In my review of
It’s Not Luck
by Eliyahu Goldratt posted on Amazon.co.uk, I gave it Three Stars. This is Worthwhile.
Here is my review.
A story using the Theory of Constraints in the market where lack of demand is the constraint
I read It’s Not Luck when it was first published in 1994 and have read it several times since but I still think it’s a disappointing book.
I loved The Goal by Eli Goldratt. It is an insightful business book which revealed simple and powerful ideas through a fast paced and engaging story. It brought the Theory of Constraints to the world and challenged some of the new ideas coming out to right the ills of 1980s/1990s accounting. It’s Not Luck is a pale shadow of it’s famous predecessor.
This book is written by Eli Goldratt and not Eli Goldratt and Jeff Cox who wrote The Goal together. While Goldratt is the genius who has developed the Theory of Constraints, Cox must have been the one who provided the compelling writing style which kept you turning page after page until the book was finished.
The story form is still there and it still focuses on the hero of The Goal, Alex Rogo who has since been promoted and has responsibility for three struggling businesses put up for sale by a group desperate to generate cash and strengthen their balance sheet.
Attention moves from operations to the market and why customers don’t buy enough. To solve the problem, it introduces the Theory of Constraints thinking processes.
A strength of The Goal were the ideas and the imagery (e.g. Herbie and the other scouts walking through the forest) were crystal clear. Easy to understand and to remember. The Thinking Processes are more complicated. It’s crying out for a text book style section which let’s you go back and read up on the concept again if you don’t understand before moving on. It’s not in here and there isn’t even an index if you want to check the meaning of strange, new terminology like an “evaporating cloud” or a “future reality tree”.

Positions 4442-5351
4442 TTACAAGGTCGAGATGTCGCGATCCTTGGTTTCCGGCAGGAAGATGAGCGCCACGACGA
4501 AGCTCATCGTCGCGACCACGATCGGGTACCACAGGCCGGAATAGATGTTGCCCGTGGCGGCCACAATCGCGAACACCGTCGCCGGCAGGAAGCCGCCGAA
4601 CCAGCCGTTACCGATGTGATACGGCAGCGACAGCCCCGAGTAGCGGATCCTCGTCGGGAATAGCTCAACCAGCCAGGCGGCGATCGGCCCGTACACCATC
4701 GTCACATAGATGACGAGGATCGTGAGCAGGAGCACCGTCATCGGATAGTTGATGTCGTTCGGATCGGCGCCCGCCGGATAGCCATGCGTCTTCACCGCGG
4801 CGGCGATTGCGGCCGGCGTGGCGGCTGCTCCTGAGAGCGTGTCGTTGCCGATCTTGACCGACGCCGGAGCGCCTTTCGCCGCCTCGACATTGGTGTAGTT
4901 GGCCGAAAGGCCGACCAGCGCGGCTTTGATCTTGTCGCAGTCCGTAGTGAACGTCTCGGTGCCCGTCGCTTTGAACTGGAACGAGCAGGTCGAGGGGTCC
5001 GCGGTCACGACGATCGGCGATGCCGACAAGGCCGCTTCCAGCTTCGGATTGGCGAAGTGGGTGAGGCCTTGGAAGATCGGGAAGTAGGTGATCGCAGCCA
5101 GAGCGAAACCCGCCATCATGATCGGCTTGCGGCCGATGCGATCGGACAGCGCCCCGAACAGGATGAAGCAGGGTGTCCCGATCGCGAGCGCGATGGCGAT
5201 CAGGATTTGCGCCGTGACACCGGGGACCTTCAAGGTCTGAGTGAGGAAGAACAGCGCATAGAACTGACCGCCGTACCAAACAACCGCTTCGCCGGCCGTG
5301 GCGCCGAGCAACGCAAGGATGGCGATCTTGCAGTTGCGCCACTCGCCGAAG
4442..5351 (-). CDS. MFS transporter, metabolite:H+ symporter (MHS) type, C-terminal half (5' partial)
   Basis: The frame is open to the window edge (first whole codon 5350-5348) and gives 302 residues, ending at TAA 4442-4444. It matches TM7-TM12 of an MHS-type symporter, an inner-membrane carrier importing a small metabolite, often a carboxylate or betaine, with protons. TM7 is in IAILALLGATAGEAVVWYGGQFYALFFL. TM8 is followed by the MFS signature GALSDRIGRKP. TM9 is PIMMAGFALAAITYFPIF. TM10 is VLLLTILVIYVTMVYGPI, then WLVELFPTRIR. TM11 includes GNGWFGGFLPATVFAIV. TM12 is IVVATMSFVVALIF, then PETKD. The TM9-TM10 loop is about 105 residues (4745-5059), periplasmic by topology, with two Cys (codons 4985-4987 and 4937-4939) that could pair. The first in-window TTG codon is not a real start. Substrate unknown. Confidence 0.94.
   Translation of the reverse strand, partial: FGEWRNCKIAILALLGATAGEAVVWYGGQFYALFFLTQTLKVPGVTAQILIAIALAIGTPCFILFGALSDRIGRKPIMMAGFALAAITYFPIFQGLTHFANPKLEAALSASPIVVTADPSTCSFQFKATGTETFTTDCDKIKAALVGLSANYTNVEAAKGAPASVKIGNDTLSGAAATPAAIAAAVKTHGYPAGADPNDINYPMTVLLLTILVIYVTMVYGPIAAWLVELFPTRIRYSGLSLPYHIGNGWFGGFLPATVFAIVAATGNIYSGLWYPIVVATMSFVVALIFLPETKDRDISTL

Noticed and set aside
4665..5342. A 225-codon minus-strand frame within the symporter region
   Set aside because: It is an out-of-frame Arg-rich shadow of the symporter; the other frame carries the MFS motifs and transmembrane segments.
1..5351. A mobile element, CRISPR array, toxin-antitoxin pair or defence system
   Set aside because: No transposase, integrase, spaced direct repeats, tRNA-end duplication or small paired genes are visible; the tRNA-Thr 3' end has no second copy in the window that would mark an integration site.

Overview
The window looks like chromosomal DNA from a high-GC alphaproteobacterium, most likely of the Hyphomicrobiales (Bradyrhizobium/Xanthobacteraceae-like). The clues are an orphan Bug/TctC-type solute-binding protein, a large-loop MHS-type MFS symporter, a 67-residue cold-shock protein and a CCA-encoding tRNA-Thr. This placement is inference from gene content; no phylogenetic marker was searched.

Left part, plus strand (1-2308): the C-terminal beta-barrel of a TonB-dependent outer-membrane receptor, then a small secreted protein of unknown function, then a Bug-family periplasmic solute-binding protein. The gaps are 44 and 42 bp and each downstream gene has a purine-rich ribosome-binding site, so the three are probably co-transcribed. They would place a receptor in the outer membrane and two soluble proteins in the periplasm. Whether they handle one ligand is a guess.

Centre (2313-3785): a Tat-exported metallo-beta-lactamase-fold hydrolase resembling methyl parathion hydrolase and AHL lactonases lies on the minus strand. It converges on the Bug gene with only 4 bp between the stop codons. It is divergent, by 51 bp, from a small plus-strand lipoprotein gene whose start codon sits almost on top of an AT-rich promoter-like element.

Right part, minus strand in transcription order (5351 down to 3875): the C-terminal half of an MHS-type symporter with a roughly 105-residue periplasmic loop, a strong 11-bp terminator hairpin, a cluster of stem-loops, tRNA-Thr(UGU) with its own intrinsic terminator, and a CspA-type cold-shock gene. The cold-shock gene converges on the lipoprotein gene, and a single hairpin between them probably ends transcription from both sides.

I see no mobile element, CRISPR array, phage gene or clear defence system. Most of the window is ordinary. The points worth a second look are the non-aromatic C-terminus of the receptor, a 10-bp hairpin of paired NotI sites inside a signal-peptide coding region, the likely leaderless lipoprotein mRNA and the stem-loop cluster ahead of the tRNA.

The TOC Thinking Processes feel powerful – and I know some people swear by them – but the book doesn’t give you enough guidance on how to apply the concepts and this adds to the frustration. Lisa Scheinkopf’s book, Thinking For A Change which is based on the TOC Thinking Processes is excellent. Even better but longer, is William Dettmer’s The Logical Thinking Process
In It’s Not Luck, I thought the story gets in the way of the business lessons while in “The Goal“, the story made the ideas seem even more important and relevant.
If you loved The Goal and you want to know more about the Theory Of Constraints and how the constraints can lie outside of your business, then It’s Not Luc” is worth a read, even if you may not be entirely satisfied by the time you reach the end. Read it and then go straight onto Thinking For A Change or The Logical Thinking Process
If you have heard of the Theory Of Constraints and want to understand more, then start with The Goal. Even if you don’t have a manufacturing business, my advice is to start with that first book.
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